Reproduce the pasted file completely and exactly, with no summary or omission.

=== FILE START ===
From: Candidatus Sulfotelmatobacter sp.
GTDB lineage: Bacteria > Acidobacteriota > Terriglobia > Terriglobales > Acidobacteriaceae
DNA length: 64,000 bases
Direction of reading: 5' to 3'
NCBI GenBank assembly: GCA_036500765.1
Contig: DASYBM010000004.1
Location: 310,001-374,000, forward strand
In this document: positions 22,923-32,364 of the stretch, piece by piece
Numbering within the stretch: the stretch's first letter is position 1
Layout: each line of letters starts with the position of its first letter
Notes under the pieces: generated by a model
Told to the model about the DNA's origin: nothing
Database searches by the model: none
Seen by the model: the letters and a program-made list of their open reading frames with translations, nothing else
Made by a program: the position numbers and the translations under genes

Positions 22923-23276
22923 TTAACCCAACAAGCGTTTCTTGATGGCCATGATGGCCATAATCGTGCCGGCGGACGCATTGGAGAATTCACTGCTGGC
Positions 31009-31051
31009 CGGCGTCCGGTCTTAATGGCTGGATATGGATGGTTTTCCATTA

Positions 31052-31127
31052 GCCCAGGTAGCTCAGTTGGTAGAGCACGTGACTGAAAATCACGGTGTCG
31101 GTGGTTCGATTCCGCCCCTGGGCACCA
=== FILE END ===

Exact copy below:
From: Candidatus Sulfotelmatobacter sp.
GTDB lineage: Bacteria > Acidobacteriota > Terriglobia > Terriglobales > Acidobacteriaceae
DNA length: 64,000 bases
Direction of reading: 5' to 3'
NCBI GenBank assembly: GCA_036500765.1
Contig: DASYBM010000004.1
Location: 310,001-374,000, forward strand
In this document: positions 22,923-32,364 of the stretch, piece by piece
Numbering within the stretch: the stretch's first letter is position 1
Layout: each line of letters starts with the position of its first letter
Notes under the pieces: generated by a model
Told to the model about the DNA's origin: nothing
Database searches by the model: none
Seen by the model: the letters and a program-made list of their open reading frames with translations, nothing else
Made by a program: the position numbers and the translations under genes

Positions 22923-23276
22923 TTAACCCAACAAGCGTTTCTTGATGGCCATGATGGCCATAATCGTGCCGGCGGACGCATTGGAGAATTCACTGCTGGC
Positions 31009-31051
31009 CGGCGTCCGGTCTTAATGGCTGGATATGGATGGTTTTCCATTA

Positions 31052-31127
31052 GCCCAGGTAGCTCAGTTGGTAGAGCACGTGACTGAAAATCACGGTGTCG
31101 GTGGTTCGATTCCGCCCCTGGGCACCA